10. Bayer: "Vitamins prevent cancer"
Bayer was sued in a class action complaint last year after running TV and radio ads that suggested one of the ingredients in its One A Day vitamin supplement brand prevents prostate cancer. Vitamins, obviously, don't fight cancer. Bayer eventually paid a fine and signed a legal agreement banning it from claiming vitamins cure cancer last year.
9. Bush Sr.: "Dukakis gave Willie Horton a weekend prison pass"
Compared to the viciousness of today's political advertising, President George H.W. Bush's 1988 attack ad on Democratic candidate Michael Dukakis seems calm and level-headed. Dukakis did not in fact create the prison furlough program that allowed Horton to escape (although he didn't end when he had the chance). That gray area allowed Bush's team to set a new, race-to-the-bottom standard in election advertising: The smear ad.
8. Steve Garvey: "Lose Weight Without Dieting or Exercise"
Few remember the Enforma infomercials of the 1990s in which baseball player Steve Garvey promoted two diet supplements -- a "Fat Trapper" that purported to prevent the absorption of fat; and a product named "Exercise In A Bottle" -- which together would allow you to lose weight without dieting or exercise. The FTC pursued Garvey through the federal courts for years, an epic legal battle it ultimately lost when a federal appeals court ruled that celebrity endorsers were not liable for misleading statements in ads. The ruling led to the FTC's new regulations making it illegal for celebrities to make false statements in advertising.
7. Hoover: "2 Free flights to America"
In 1992, Britons couldn't believe their luck when Hoover began offering a two round-trip flights to Europe for any customer who spent just Â£100 on any Hoover item. The trouble was, there were no flights as Hoover wasn't expecting the massive response that followed as people snapped up every vacuum cleaner they could find in order to get the free trips. Bizarrely, Hoover then extended the offer and, infamously, promoted two free trips to the U.S. for every Hoover product purchased. Consumers soon found that in order to claim the tickets, they had to fill in several forms, and mail them to the company, which then sent them more forms, and so on. Hoover's attempt to renege on its campaign promises made front-page news and a parliamentary inquiry was started. The promotion eventually cost Hoover Â£48 million. The campaign is one of the biggest advertising fiascos in history.
6. Ralph Lauren: "PhotoShop Disaster"
In 2009, fashion retailer Ralph Lauren put out a series of ads so heavily airbrushed that the models in them appeared to have heads larger than their waists. Such was Lauren's desire to create a new esthetic of super-thinness that he fired one of the models, Fillipa Hamilton, because she was "overweight." (She weighed 120 pounds.) Lauren briefly attempted to cover up the incident by threatening to sue bloggers who published the image ... and then apologized after learning that "we are responsible for the poor imaging and retouching that resulted in a very distorted image of a woman's body."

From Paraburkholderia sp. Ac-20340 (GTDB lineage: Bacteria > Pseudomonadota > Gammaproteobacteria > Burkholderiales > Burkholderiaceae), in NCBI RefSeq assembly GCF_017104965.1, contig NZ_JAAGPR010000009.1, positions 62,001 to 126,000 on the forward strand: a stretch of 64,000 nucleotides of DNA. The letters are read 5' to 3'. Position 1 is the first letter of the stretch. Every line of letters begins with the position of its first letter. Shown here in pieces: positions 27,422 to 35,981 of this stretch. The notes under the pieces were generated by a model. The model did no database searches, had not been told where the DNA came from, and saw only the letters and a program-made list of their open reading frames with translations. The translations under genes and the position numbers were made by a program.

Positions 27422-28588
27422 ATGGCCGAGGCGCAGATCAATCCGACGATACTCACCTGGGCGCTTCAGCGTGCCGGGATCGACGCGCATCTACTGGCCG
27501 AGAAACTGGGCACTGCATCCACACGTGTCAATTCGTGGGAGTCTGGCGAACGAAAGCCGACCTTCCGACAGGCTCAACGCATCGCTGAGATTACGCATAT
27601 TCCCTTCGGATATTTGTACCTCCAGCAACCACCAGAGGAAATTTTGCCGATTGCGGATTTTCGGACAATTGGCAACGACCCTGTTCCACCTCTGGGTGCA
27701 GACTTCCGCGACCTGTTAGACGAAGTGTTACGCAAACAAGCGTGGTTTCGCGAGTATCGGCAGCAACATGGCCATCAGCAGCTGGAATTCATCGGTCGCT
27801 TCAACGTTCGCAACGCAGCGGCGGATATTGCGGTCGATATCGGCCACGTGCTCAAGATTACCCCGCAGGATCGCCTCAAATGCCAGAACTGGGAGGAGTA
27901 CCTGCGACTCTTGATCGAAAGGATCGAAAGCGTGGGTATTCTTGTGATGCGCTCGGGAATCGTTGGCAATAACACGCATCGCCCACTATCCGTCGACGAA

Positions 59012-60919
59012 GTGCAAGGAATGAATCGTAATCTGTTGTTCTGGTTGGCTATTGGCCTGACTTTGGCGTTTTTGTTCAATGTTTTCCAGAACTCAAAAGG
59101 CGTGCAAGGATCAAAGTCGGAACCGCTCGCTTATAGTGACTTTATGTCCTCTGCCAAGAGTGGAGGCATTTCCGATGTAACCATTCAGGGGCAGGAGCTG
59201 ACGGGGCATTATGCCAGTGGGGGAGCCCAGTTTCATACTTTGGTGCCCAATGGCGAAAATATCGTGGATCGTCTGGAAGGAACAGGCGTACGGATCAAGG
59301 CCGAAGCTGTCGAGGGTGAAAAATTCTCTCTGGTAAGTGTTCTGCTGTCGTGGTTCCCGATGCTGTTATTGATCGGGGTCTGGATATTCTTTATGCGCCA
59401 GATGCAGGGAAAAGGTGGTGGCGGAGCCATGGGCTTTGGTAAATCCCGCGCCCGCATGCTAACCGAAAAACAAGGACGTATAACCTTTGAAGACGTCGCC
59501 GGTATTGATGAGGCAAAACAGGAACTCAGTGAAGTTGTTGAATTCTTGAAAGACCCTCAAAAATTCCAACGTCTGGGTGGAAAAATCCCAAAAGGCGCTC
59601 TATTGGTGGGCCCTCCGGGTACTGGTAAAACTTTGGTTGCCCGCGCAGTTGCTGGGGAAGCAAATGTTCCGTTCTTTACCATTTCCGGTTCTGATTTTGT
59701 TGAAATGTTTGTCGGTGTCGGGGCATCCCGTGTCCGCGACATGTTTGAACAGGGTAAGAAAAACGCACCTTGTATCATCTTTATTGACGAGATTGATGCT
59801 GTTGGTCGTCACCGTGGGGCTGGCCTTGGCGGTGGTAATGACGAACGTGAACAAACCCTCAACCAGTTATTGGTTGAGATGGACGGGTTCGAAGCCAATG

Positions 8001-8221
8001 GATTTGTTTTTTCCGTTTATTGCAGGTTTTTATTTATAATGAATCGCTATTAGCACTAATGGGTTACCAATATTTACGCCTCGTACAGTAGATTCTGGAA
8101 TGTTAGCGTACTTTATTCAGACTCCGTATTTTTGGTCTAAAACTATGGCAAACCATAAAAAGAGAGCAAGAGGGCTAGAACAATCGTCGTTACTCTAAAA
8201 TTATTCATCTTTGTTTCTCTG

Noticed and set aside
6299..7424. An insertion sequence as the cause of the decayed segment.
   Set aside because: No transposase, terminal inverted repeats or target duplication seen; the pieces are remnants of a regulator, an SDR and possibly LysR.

5. Kevin Trudeau: "Coral calcium cures cancer"
Of the many lies that infomercial scam king Kevin Trudeau has peddled -- "Hair Farming," "Mega Memory System," "Addiction Breaking System," and "Mega Reading" among them -- it was his early 2000s ads for Coral Calcium that were the worst. Trudeau hosted a "show" with Robert Barefoot, who told viewers that unspecified articles in the Journal of the American Medical Association and the New England Journal of Medicine "said that calcium supplements reverse cancer -- that's a quote." Neither journal said that. The FTC has been trying to put him in prison for years.
4. Lyndon Johnson: "Voting for Barry Goldwater will cause nuclear war"
Johnson didn't actually say that Goldwater would blow everyone up in the 1964 presidential election, but his "Daisy" ad -- featuring a little girl plucking at a flower before being engulfed by a mushroom cloud -- sure suggested he would. Goldwater actually only favored a resumption of nuclear testing. Johnson pulled the ad almost immediately, but got the publicity benefit anyway.
3. Enzyte: "Fuller, firmer erections"
Steve Warshak spent $374 million on TV commercials featuring "Smilin' Bob," a grinning buffoon with a "big new swing of confidence." He even sponsored a Nascar race team. Trouble was, Enzyte doesn't have any clinical effect on the male genito-urinary system whatsoever, and Warshak was overbilling his customers' credit card numbers. Warshak was sentenced to 25 years in prison.
2. Debi Mazar: "I lost 60 pounds in 10 weeks"
The Belly Burner belt will not make you lose 60 pounds in 10 weeks, not matter what Entourage star Debi Mazar says. That's six pounds of lost weight per week -- it's physically impossible. Mazar fails to say whether part of that 60 pounds included the baby she was carrying before decided she wanted to take off her post-partum weight gain. There are thousands of misleading diet and exercise ads out there and this one isn't particularly special, it's just that these misleading claims don't usually involve stars of the caliber of Mazar.
1. Big Tobacco: "Cigarettes are good for your health"
Hard to believe, but there was a time when tobacco companies pushed the line that doctors approved of smoking or that certain brands were better for your throat than others. This is just one of dozens of ads featuring doctors recommending or "preferring" one brand of smokes over another. No more.